The contributions show that leaders in the public sector are well aware of the need to foster innovation-driven entrepreneurship, and that a large number of relevant priorities are already on the policy agenda. These include interventions to tailor education to the needs of entrepreneurial careers, improve access to finance, enhance the availability of and access to relevant talent, and create better conditions for cross-stakeholder or cross-regional collaboration between different actors. In addition to these efforts, private actors are very willing to contribute. An overwhelming majority of survey respondents (87%) said they would personally support initiatives in their countries, such as the provision of educational or financial opportunities for prospective entrepreneurs. Further, a number of leading multinationals are actively incorporating support for entrepreneurs into their business activities in order to harness the innovation capabilities of new ventures and to engage with local communities in new ways.
3) To more effectively and efficiently support innovation-driven entrepreneurship in Europe, stakeholders need to focus, connect and partner.
Focus: We need explicit criteria to identify and invest in momentum-building entrepreneurship initiatives.
Connect: In order to overcome the challenge of fragmented European markets and entrepreneurial support services, we need to create better and new connections across countries, sectors and programmes. A more transparent, inclusive and Europe-wide database and network of initiatives would greatly assist in promoting innovation-driven entrepreneurship.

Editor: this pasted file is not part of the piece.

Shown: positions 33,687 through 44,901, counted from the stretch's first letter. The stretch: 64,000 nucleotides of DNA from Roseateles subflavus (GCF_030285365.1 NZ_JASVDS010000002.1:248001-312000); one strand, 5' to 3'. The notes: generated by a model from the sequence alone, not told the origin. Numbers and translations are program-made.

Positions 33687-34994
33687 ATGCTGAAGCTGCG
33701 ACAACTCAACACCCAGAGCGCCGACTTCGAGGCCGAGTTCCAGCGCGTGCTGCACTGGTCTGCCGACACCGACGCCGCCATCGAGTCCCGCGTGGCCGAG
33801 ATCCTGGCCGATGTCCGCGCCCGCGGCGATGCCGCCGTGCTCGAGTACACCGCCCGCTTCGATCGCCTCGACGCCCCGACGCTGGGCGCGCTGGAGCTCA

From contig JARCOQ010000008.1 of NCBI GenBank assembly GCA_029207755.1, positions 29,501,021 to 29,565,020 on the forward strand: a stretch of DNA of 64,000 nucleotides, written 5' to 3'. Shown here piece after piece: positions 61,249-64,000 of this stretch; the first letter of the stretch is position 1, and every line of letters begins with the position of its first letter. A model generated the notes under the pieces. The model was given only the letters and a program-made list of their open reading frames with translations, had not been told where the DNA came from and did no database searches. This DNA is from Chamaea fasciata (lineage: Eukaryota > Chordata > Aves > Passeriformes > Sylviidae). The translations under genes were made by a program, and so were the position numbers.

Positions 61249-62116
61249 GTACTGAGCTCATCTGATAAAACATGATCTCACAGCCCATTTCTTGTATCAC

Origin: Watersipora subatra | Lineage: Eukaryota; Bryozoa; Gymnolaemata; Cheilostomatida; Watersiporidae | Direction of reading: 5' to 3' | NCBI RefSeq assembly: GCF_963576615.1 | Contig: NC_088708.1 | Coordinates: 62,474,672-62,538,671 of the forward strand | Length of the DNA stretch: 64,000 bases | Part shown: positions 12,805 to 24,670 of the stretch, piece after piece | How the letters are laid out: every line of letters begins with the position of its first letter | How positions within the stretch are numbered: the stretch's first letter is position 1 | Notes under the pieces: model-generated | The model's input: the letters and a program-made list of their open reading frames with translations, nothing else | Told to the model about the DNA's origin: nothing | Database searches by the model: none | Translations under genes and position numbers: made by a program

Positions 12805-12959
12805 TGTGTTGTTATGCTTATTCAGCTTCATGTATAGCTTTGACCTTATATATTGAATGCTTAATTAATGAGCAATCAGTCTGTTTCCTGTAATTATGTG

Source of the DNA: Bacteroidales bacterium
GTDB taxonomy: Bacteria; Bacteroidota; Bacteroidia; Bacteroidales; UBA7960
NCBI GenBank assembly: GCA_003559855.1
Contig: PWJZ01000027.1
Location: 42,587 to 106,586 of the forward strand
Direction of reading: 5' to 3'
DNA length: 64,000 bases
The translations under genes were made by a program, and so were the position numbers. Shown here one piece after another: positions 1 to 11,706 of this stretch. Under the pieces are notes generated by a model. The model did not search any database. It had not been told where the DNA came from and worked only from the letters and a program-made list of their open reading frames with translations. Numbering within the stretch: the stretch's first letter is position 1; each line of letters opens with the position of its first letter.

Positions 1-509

Partner: Stakeholders must be encouraged and supported to collaborate across initiatives, regions, organization types and sectors to achieve scale and momentum for new ventures and ideas. It is not enough to support innovation in isolated sectors – Europe needs to create an environment that will support innovation across government and business.
4) Supporting innovation in isolated sectors is not enough – Europe needs to create ecosystems that will support innovations emerging in unconventional ways across government and business
Entrepreneurial ecosystems are deeply affected by technological and cultural developments. As digital infrastructure and its applications for enterprises continue to develop, the transaction costs of collaborations will decrease and different sectors will find it easier to adopt new ways of working. The project report therefore presents two visionary pieces on the future of government and corporate innovation, laying the foundations for further discussion on how Europe can create an environment that is conducive to innovation and attuned to the breakthroughs yet to materialize.
The project has been carried out in collaboration with A.T. Kearney and has been built around:
- European leaders in the entrepreneurship space from the Forum’s communities of Young Global Leaders, Global Shapers, Technology Pioneers and Global Growth Companies
- Members of the Forum’s Investors Industry Partners Community
- Members of Global Agenda Councils on Europe, Fostering Entrepreneurship and on Design & Innovation
- The European Young Innovators Forum
- Other leaders from areas that shape the environment for technology and innovation-based entrepreneurship, including leaders from established multinationals, leading academic experts and public policy leaders
- Tools for better innovation management support developed under the leadership of A.T. Kearney and offered by the IMP³rove – European Innovation Management Academy
Nicholas Davis, Director, Head of Europe
Tel.: +41 (0)79 469 8548
Thorsten Jelinek, Associate Director, Europe Membership
Tel.: +41 (0)79 716 0004